Next, we would divide into groups of 3-4 students to allow the students who prefer to be social while learning.  I would have several different stations around the room for students to continue to work on the idea of equivalent fractions and also allow me the time that I may need to do intervention with particular students.  The equivalent fraction stations would include activities such as a concrete manipulative station, a virtual manipulative station, a scoot station using task cards, a quiz me section using the interactive notebooks, and another task card station where students all work the same problem to see if they all get the same answer.

In the concrete manipulative station, students must build models of the different fractions that were listed in the interactive notebooks using centimeter cubes or any type of blocks where they could then show that the overall ratio of cube on the top of the fraction to cubes on the bottom of the fraction for each series was the same overall.  In the virtual manipulative station, students would go to the National Library of Virtual Manipulatives to practice finding the equivalent fraction of a given fraction as shown below.

The task cards offer so many option in the classroom and the game of scoot or the option for all students to work the same problem and then all check the answer at the same time and then give each other peer feedback can help students learn from each other.

For the game of quiz-me, one student can choose one of the fractions from the earlier list of equivalent fractions to see if another student can name one of the fractions that was equivalent to that one.  Then, the next student can do the same.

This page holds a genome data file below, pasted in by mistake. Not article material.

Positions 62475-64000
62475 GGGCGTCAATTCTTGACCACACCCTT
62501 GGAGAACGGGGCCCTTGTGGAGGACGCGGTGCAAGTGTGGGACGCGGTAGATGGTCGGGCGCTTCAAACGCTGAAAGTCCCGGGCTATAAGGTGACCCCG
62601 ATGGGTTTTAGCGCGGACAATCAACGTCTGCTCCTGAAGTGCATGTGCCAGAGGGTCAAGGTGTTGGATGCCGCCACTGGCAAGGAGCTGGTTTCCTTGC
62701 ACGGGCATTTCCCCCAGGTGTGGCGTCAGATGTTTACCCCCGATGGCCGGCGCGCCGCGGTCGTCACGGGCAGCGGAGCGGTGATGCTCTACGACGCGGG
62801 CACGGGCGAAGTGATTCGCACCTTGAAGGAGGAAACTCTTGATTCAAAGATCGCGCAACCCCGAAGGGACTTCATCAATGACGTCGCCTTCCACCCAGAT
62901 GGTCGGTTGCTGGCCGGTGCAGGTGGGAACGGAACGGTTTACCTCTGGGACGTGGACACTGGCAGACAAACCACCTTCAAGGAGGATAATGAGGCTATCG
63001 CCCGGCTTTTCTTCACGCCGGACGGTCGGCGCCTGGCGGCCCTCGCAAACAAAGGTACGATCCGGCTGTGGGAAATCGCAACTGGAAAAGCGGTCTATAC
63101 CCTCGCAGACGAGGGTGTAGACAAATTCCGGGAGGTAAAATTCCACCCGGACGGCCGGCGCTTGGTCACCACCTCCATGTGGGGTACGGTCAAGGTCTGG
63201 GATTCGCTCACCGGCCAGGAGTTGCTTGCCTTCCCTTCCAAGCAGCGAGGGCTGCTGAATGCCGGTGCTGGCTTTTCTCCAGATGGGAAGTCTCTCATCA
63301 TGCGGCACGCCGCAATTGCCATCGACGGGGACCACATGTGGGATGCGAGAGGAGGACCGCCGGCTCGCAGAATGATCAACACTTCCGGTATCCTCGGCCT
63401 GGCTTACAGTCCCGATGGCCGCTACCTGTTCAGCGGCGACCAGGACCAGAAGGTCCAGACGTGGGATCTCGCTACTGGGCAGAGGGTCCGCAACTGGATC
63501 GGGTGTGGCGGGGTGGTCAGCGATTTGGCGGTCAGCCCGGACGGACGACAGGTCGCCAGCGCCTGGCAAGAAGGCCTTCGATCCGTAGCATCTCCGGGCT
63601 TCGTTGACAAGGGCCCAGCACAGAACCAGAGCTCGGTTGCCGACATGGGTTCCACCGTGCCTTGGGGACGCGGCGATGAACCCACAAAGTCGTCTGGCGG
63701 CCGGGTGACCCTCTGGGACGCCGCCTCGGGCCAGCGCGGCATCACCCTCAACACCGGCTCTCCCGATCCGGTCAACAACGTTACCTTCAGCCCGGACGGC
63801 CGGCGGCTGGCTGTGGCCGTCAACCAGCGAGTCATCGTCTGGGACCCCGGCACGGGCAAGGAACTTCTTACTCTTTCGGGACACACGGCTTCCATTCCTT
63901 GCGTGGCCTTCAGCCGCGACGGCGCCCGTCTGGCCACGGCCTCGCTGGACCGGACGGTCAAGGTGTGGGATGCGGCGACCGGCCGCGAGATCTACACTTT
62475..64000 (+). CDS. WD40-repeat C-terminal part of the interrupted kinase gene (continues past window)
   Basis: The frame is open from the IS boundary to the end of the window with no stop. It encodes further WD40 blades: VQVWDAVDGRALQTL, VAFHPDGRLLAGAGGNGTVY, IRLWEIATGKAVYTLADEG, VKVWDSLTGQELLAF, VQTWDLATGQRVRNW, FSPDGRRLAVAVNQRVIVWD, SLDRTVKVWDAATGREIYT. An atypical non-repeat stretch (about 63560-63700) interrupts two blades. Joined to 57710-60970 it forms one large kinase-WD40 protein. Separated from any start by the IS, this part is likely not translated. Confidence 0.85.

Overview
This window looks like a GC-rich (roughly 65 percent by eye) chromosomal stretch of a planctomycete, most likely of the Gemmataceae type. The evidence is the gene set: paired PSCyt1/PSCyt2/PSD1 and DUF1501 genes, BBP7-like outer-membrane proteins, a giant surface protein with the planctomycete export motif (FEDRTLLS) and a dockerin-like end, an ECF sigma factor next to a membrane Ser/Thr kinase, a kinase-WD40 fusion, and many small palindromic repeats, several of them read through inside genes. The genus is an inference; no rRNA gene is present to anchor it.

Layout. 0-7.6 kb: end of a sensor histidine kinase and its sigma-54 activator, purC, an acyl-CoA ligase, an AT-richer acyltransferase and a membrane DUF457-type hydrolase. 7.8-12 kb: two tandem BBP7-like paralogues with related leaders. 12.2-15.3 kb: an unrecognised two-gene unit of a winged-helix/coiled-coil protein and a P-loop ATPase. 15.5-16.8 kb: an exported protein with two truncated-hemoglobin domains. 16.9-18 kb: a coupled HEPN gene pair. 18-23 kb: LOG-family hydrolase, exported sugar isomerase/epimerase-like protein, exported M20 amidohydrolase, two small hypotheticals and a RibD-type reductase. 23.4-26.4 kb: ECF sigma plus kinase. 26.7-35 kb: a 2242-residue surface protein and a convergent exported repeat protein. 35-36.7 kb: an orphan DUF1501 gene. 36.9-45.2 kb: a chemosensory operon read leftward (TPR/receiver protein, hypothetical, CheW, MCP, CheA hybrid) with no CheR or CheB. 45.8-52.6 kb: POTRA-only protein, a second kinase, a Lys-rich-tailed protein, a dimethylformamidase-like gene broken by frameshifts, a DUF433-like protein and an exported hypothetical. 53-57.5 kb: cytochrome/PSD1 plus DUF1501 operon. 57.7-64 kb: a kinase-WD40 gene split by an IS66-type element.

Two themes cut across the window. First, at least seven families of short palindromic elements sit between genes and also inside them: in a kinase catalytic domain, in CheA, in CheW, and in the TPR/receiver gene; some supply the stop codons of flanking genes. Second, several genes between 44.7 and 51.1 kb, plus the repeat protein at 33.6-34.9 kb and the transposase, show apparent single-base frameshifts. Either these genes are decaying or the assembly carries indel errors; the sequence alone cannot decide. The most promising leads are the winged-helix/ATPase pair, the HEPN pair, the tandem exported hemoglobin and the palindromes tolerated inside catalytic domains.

Here is a link to the set of task cards mentioned above and another set of fraction task cards that I have in my TPT Store.  I have a variety of Math Task Cards sets to offer for Grades 1-5 that you can find by clicking on this link for Shari Beck's Math Task Card Sets.

 Equivalent Fractions Task Card Set
Equivalent Fractions Task Card Set
Naming Fractions Task Cards

Problem Solving Using Algebraic Representations

As always, I look forward to sharing with you again next time.


  1. I am glad you brought up the issue of math anxiety in future teachers. I think many seasoned teachers have the same problem. Many teachers are comfortable teaching math they way they've been teaching it for years, and if you try to move them to newer methods, they really panic. If I had been taught math the way I am currently teaching math, I think my whole life would have turned out differently. This is a bit unsettling since things turned out very well, but also because I shut so many doors because of math anxiety. I think one thing we need to do to make a change in society is get teachers to move beyond their math anxiety and thoroughly understand what they are teaching.
    Not very fancy

    1. Deb,

      You are so right! Seasoned teachers are some of the best in their experience, and I am one of the first to admit that I get so comfortable in my teaching that the idea of having to change doesn't always make me happy. It doesn't necessarily bring me anxiety, like some would feel in dealing with the idea of math anxiety, but I simply do not like change. I guess I could say that I sometimes want to shut doors because I want to keep things the way they are instead of going through the initial "rocky roads" of change. We have found some success in our area with what are known as Teacher Quality Grant Programs where groups of teachers work together with Master Teachers in a subject area to feel more comfortable about making changes.

      I am so glad you made this point about the seasoned teachers as well. Thanks so much!